Does anyone remember this part of my 2011 home tour?
I have a scheme for how we can turn the space into a modest two-bedroom, and rip out the wall of the stairwell to create an epic family room/mezzanine space at the top of the stairs. That stairwell is so grand and filled with afternoon sun… but it’s a fucking stairwell. If we opened it up to a mezzanine, we’d really feel that square footage more. Plus, Tavi would have a bedroom.
Well, you guys… it’s totally happening. Why is it happening? Because almost exactly a year ago, I crashed the wedding of a pair of architects, and then last fall I hired them to see if my dreams could actually be a reality. Turns out that my scheme was totally feasible. Turns out that Liz & Mark are great architects. Turns out that, despite the fact that my husband and I are both self-employed, we can refinance our mortgage to cover the cost of the remodel. Turns out we found a great Seattle contractor. Turns out we can stay in a yurt at my mom’s during the 6-8 weeks of demolition and construction. Turns out it’s maybe happening next month!? HOLY SHIT.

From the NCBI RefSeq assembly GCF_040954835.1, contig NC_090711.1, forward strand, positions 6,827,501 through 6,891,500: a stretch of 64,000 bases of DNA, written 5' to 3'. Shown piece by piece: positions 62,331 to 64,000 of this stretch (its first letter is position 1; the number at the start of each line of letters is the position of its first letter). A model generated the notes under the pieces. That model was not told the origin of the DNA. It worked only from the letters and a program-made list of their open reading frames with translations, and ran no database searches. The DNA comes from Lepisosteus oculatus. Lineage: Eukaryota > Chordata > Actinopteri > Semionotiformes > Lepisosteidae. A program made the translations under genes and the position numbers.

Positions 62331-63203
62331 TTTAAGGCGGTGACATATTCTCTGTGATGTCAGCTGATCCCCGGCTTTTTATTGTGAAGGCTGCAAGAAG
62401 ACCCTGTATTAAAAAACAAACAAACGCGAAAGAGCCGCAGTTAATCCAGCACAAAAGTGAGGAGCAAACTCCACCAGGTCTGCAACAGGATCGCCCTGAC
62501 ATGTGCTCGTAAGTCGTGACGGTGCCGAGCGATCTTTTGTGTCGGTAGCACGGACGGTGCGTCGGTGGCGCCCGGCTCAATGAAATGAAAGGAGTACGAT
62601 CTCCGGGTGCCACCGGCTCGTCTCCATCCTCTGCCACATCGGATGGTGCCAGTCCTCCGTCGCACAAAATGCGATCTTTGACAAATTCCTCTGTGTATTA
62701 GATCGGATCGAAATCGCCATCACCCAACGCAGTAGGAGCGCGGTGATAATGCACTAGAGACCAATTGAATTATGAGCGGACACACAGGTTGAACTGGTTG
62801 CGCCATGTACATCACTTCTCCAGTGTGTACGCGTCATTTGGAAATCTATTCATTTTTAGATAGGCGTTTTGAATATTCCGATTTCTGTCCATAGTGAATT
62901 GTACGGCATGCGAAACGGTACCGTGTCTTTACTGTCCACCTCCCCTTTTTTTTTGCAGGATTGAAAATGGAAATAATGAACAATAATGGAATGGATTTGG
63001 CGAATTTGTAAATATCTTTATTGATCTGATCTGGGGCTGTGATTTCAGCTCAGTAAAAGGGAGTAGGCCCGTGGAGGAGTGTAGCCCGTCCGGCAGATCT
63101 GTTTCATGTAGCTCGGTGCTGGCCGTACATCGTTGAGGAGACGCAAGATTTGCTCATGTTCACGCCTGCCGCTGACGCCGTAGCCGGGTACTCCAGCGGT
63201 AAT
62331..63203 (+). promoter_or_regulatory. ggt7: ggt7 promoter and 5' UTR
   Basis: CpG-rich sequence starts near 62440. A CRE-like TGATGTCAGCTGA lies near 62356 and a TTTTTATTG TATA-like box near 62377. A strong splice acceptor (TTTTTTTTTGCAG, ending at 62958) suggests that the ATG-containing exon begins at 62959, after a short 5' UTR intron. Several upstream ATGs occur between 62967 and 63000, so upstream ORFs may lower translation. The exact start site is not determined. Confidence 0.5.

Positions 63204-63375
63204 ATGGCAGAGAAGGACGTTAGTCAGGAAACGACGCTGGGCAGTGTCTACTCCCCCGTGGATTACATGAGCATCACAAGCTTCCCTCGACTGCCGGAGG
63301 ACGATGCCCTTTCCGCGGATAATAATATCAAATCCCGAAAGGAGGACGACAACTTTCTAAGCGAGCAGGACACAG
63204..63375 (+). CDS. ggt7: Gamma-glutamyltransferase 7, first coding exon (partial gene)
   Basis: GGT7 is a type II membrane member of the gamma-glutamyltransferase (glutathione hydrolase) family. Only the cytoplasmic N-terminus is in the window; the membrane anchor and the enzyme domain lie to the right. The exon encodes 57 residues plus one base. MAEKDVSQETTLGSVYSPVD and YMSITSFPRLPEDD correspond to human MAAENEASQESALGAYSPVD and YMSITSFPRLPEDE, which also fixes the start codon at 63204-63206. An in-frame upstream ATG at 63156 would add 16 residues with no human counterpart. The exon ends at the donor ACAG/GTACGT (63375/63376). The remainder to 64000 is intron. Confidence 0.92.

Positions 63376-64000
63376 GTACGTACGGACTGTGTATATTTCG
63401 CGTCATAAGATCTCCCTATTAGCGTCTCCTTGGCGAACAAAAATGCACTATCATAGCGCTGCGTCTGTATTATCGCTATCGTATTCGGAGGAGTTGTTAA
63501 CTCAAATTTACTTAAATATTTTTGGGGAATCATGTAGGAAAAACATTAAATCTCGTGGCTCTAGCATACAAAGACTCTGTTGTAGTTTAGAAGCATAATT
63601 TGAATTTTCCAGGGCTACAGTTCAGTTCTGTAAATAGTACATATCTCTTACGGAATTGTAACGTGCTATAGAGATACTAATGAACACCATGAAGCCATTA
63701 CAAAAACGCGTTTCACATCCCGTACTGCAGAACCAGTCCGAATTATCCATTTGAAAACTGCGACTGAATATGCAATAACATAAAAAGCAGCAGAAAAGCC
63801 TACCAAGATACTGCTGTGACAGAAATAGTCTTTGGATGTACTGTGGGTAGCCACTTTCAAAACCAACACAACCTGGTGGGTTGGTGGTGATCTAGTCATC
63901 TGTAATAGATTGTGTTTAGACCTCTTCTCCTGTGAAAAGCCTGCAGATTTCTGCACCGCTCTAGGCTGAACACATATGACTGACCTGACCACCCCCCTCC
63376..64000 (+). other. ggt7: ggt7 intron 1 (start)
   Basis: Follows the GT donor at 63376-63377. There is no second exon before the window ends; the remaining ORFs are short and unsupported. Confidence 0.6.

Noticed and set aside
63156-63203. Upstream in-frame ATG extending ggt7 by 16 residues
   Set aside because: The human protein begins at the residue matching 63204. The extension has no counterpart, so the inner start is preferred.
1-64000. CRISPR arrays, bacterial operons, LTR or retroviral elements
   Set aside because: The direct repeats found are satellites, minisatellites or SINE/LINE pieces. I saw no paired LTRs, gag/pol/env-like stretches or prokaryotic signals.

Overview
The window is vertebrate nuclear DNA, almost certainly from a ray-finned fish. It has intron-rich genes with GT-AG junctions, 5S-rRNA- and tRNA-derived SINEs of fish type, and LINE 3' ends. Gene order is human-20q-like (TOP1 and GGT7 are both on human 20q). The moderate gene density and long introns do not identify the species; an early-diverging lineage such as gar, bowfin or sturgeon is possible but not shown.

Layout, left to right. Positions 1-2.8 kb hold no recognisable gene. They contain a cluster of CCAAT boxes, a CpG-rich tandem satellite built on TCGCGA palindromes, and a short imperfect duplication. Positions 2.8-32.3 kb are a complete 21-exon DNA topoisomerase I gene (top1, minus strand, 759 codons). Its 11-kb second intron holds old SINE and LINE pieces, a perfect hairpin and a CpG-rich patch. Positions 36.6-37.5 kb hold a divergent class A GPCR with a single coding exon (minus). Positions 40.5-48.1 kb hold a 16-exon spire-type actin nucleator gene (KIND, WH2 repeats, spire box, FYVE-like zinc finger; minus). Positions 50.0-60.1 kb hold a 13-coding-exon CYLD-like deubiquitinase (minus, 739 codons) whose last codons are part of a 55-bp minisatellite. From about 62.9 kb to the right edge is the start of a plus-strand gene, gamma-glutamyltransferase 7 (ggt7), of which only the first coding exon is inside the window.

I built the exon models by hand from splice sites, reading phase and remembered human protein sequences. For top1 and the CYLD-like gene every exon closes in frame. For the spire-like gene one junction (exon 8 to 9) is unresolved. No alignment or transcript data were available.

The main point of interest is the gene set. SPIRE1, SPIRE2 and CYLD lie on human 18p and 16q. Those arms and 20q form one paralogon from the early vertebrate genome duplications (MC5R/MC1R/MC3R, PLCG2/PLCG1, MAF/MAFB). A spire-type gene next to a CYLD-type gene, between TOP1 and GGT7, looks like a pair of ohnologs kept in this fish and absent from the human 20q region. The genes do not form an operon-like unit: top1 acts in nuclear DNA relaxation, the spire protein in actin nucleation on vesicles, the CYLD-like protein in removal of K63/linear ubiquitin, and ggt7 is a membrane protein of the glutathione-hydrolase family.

So wait, what are we doing?
The scheme might be sort of hard to explain, if you haven’t been to our house. In fact, even if you HAVE been to our house, it’s hard to explain. Basically, we’re swapping the private and public spaces of our condo — our bedroom becomes a living/dining area, and our living/dining area becomes two smaller bedrooms. We’re turning a 1-bedroom into a 2-bedroom.
As part of this swap, we’re moving our stairs and doing a build-out over the stairwell to create an open mezzanine dining area. Our condo is part of a chopped up old mansion, and our unit got the mansion’s original palatial stairwell… which goes up to a French door that opens into our very modest 1-bedroom home. Actually, the French door opens into a clusterfuck space that includes the door to our bedroom, a hallway off to the kitchen/bathroom, and then a weird half-space before you walk into our dining room. We’ve learned never to put anything in that space, but it’s the place where, whenever friends or family come over, they drop their bags and coats… which then immediately get tripped over because it’s the space you walk through to get anywhere in the house.
Our goal here is to make more of the usable square footage we’ve got, mostly in the interest of getting my son into his own bedroom. His walk-in-closet bedroom has been pure win since he was born and for all the years since, and he still loves it.
Despite the comfort of his closet, it’s become clear that my son won some sort of genetic lottery and is going to be a very large person. He’s already the height of some of his seven-year-old friends, and is built like a tank. And while having him just off of our bedroom through his infancy and toddlerhood has been perfect, he sleeps through the night every night now and honestly, a little privacy for ye olde conjugal bed would be appreciated. My son cannot stay in our walk-in closet forever. We need him out of our room, and he needs space to exist.